Yes, the feathers which handsomely cover our birds are indeed fabulous.  They are astounding for so many reasons.  They are made of keratin, however, an especially strong keratin.  Our fingernails are made of keratin, too.  Feather keratin is stronger that the keratin of horns or hooves.   Feathers insulate a bird from both warm and cold temperatures.  The warmest outdoor jacket you can buy is made of eider down, the feathers from a duck.  Some birds will line their nests with feathers.  Others will actually eat their feathers and then feed to their young.

If you removed all the feathers from any bird, they would weigh three times more than its skeleton.  Even the massive Harpy Eagle has a skeleton which weighs far less that its feathers.

All birds must preen.  This is a daily exercise which works to keep their feathers in tip top shape.  And some birds will preen  one another, too.  Barn Owls love to preen each other.  Mutual grooming and bonding is achieved.

Most birds have a gland to the back known as a “preening gland”.  This produces oil.  With great care, a bird will take this oily substance and carefully apply it to its feathers.  As a result, they have a healthy “overcoat” and can lead a wholesome life.  Some birds, however, lack a preening gland.  They depend on their beaks and bills to clean and nourish their important feather coverings.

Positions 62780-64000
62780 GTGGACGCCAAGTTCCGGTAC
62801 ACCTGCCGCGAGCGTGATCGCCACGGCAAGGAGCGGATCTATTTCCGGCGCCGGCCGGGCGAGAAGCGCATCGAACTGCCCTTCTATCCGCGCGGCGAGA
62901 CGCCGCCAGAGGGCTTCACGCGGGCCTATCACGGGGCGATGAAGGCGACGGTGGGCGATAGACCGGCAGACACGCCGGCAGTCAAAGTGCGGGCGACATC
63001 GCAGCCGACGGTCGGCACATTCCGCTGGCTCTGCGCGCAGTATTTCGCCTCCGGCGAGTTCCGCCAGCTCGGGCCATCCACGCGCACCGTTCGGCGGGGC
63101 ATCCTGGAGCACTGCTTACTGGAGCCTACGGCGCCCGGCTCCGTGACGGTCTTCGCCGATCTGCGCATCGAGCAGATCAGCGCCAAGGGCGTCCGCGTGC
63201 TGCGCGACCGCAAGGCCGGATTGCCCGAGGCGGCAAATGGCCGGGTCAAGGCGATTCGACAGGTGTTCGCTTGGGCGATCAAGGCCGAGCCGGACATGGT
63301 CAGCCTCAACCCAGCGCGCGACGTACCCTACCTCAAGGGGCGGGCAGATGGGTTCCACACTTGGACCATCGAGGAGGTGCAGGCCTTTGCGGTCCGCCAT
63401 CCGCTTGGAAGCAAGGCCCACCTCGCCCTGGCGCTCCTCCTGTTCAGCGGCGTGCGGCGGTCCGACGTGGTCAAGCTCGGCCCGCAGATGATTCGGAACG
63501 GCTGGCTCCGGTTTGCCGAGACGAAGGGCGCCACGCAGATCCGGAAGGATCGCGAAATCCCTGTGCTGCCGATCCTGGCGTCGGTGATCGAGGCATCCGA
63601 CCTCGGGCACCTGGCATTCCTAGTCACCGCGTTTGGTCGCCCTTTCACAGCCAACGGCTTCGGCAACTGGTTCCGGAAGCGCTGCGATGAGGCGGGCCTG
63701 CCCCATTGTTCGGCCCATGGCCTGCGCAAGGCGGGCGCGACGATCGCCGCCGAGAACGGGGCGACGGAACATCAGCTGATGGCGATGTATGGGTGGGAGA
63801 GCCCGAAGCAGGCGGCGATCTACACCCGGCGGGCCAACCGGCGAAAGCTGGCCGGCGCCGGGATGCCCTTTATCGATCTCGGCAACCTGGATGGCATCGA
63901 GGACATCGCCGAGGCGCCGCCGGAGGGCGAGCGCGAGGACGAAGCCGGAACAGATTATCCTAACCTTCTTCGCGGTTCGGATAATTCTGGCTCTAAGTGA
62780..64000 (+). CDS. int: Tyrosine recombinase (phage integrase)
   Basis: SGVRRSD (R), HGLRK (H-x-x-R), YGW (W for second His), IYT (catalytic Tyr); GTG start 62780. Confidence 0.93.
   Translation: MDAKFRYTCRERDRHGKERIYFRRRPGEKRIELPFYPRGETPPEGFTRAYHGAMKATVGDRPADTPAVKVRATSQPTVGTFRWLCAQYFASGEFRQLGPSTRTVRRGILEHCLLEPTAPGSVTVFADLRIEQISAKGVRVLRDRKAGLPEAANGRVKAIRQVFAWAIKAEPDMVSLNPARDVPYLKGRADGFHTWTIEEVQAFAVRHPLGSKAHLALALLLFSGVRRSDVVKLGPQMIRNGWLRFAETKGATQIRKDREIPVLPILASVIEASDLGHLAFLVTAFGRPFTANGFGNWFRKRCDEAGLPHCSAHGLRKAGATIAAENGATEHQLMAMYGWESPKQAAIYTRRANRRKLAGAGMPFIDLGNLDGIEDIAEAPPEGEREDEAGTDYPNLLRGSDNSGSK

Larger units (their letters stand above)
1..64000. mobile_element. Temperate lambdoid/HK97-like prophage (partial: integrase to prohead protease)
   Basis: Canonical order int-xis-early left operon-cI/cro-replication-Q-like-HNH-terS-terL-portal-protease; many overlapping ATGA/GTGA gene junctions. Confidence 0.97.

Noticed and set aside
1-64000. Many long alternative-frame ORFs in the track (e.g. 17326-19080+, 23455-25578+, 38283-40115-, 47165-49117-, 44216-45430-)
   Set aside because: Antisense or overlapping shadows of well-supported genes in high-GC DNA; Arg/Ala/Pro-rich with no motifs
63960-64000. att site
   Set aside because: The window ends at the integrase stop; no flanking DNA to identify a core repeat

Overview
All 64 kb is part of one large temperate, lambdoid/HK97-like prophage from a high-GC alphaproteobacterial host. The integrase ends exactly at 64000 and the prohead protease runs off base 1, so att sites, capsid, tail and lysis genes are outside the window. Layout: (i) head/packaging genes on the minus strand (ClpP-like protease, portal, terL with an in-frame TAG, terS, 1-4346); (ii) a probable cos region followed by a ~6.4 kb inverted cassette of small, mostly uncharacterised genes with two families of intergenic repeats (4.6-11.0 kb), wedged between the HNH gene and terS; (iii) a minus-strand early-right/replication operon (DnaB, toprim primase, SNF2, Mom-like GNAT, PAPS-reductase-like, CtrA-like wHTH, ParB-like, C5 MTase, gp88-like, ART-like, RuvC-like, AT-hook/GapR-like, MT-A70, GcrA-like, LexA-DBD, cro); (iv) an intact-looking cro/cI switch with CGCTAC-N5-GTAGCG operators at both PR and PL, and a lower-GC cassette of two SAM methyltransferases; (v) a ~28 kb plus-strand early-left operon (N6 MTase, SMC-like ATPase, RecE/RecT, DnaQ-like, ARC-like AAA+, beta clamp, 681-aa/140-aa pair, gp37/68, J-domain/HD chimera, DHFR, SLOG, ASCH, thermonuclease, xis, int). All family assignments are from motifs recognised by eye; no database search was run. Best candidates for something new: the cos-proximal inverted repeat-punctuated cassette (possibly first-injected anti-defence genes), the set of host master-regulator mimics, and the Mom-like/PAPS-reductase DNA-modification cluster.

Sadly, there are toucans and two Scarlet Macaws sitting in a marine environment on Harvest Caye.  Why sad?  Having no preening gland, they use their beaks and bills to preen and in the process, ingest salt.  Certified Avian Vets all agree that this is extremely detrimental to the health of these captive birds. It is unfortunate that this scientific fact was not addressed prior to their being transferred to that salt-air environment.  Wrong decisions can be changed.  The lives of these precious Belize natural resources, our National Bird, and the extremely rare Scarlet Macaw, should be minus bleak compromises to their health.

The protection of the natural resources in Belize is vital for our conservation profile, and for the well-being of our magnificent wildlife.

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